What Do You Forsee Or Imagine? - Page 3

What Do You Forsee Or Imagine?

This is a discussion on What Do You Forsee Or Imagine? within the Concealed Carry Issues & Discussions forums, part of the Defensive Carry Discussions category; I have long ago stopped going stupid places with stupid people. But that doesn't mean trouble could't find me. So I prepare the best I ...

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  1. #31
    VIP Member Array dangerranger's Avatar
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    I have long ago stopped going stupid places with stupid people. But that doesn't mean trouble could't find me. So I prepare the best I can by always having a gun on me. I also keep a quart of oil, a gallon of gas, and a gallon of water in the back of my truck. A few tools round out the things I need. I doubt I could prepare for every possibility, But I can take care of the most common ones. DR
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  2. #32
    Member Array 71yancy's Avatar
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    Quote Originally Posted by Struckat View Post
    Foxes scared you that bad? Oh come on.
    We have had foxes living in the forest preserve at the end of our street the 20 years I have lived here. They are the last critters you should worry about and are very good for the neighborhood.
    The coyotes are another story and should be killed with extreme prejudice.
    News reports on TV of people getting bitten by rabid foxes roaming around openly in Atlanta and around the suburbs didn't have much impact or affect on me right around that time. But seeing four of them working as a team getting closer in very dim light with 40 yards between me and my front door got the adrenaline going with those reports of rabies coming immediately to mind.

    They were pretty vicious and snarling with a trap around their leg a day later.

    Maybe you even have a pet fox in your house...what's it's name? Innocent little doggies get rabies too, or at least they say they do. You never saw the movie "Old Yeller"? Made me cry.

    I guess it was just that "imagination" thing that got me at the time. Kind of like imagining a home invasion on a serene street where foxes live and romp playfully. Really? Oh come on.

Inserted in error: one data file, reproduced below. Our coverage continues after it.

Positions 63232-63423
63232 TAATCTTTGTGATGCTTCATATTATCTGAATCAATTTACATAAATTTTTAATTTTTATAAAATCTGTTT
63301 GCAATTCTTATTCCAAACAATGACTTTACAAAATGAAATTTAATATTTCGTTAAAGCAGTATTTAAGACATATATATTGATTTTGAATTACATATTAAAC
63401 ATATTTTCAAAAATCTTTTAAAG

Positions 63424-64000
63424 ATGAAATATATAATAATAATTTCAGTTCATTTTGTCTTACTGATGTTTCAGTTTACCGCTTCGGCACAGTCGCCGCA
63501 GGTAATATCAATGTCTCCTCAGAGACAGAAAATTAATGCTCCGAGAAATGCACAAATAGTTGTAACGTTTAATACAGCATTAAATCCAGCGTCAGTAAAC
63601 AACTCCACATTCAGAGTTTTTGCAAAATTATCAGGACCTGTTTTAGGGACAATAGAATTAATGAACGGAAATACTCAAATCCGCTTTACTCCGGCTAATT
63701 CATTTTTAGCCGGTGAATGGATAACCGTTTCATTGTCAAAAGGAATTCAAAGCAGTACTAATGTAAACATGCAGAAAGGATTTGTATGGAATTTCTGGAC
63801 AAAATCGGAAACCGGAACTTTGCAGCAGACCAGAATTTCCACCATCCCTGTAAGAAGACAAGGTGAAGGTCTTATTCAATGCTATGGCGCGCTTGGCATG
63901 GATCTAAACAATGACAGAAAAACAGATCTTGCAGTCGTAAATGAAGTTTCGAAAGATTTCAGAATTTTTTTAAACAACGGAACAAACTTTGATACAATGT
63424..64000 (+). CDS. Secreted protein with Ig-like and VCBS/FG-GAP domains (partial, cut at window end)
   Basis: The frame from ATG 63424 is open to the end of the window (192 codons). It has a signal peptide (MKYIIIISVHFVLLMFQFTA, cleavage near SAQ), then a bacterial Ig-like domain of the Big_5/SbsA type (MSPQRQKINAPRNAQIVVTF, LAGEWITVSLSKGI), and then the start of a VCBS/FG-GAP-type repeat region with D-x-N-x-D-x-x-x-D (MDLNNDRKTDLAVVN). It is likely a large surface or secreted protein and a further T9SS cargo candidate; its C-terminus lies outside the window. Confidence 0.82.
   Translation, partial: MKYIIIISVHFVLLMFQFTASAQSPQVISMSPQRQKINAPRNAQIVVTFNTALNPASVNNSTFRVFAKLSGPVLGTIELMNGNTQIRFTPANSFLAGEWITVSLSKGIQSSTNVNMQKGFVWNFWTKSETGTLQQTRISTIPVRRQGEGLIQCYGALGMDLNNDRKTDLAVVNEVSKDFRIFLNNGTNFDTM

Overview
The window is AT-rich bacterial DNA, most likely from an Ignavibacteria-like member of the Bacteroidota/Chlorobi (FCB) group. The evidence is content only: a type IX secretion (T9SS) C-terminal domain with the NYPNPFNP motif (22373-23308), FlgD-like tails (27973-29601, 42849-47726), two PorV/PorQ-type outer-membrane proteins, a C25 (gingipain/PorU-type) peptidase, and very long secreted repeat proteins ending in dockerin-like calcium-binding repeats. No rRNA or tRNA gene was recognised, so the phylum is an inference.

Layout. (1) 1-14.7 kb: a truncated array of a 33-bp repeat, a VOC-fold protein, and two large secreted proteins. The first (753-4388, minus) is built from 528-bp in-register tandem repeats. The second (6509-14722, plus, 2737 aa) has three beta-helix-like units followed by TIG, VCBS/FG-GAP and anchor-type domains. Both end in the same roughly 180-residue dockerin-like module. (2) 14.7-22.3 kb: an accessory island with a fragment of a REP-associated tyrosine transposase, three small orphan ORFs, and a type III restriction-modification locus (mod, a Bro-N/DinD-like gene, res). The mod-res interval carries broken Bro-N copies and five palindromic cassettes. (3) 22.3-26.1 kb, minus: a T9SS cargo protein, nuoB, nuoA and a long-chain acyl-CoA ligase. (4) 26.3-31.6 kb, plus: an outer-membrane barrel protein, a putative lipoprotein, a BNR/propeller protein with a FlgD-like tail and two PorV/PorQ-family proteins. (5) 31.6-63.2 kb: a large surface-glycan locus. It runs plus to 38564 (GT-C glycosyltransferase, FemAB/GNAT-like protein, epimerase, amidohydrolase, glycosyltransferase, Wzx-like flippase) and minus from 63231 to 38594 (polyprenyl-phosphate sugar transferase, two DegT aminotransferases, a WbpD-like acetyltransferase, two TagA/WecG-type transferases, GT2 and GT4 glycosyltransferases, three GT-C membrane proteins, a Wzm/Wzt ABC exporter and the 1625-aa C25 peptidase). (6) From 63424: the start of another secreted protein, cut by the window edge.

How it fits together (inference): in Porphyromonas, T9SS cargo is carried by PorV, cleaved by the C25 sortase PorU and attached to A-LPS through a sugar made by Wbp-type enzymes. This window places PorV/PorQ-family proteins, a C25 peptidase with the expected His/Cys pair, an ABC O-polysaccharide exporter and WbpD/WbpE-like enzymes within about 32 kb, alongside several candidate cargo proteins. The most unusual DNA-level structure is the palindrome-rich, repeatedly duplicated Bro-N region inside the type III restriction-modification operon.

What Do You Forsee Or Imagine?-img_1320.jpg
    Last edited by 71yancy; January 14th, 2020 at 08:48 AM.
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  3. #33
    Senior Member Array Cypher's Avatar
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    Quote Originally Posted by 71yancy View Post
    News reports on TV of people getting bitten by rabid foxes roaming around openly in Atlanta and around the suburbs didn't have much impact or affect on me right around that time. But seeing four of them working as a team getting closer in very dim light with 40 yards between me and my front door got the adrenaline going with those reports of rabies coming immediately to mind.

    They were pretty vicious and snarling with a trap around their leg a day later.

    Maybe you even have a pet fox in your house...what's it's name? Innocent little doggies get rabies too, or at least they say they do. You never saw the movie "Old Yeller"? Made me cry.

    I guess it was just that "imagination" thing that got me at the time. Kind of like imagining a home invasion on a serene street where foxes live and romp playfully. Really?


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    Evil, vicious, nasty foxes. Who are generally about the size of a house cat and can probably be kicked right over the fence and out of your yard. And if we're concerned about our dogs getting rabies we get our dog's rabies shots
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  5. #34
    Member Array 71yancy's Avatar
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    Quote Originally Posted by Cypher View Post

    Evil, vicious, nasty foxes. Who are generally about the size of a house cat and can probably be kicked right over the fence and out of your yard. And if we're concerned about our dogs getting rabies we get our dog's rabies shots
    I have a house cat and it's a larger than normal cat. Ma and Pa fox were bigger than he is by a good bit. Who do you think took the time to take the fox family into the vet for rabies shots?

  6. #35
    VIP Member Array Texas Red's Avatar
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    I'm an unlikely target living a low risk lifestyle, so in my geezerly mind, I foresee a one on one or maybe two on one confrontation. Some dirtball expecting me to hand over my wallet or some such as I'm filing up at a gas pump or otherwise minding my own business.

    Accordingly, I feel like my 38 snub is up to the task, should it ever be needed.
    "A person is smart. People are dumb, panicky dangerous animals and you know it."

    Agent K

  7. #36
    Member Array 71yancy's Avatar
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    Quote Originally Posted by Texas Red View Post
    I'm an unlikely target living a low risk lifestyle, so in my geezerly mind, I foresee a one on one or maybe two on one confrontation. Some dirtball expecting me to hand over my wallet or some such as I'm filing up at a gas pump or otherwise minding my own business.

    Accordingly, I feel like my 38 snub is up to the task, should it ever be needed.
    Yeah, thanks for the reminder. That's one of mine also and especially one my wife always thinks about since women are picked as an easier target. There's almost a daily occurrence of it being broadcast on the evening news somewhere in the city and suburbs.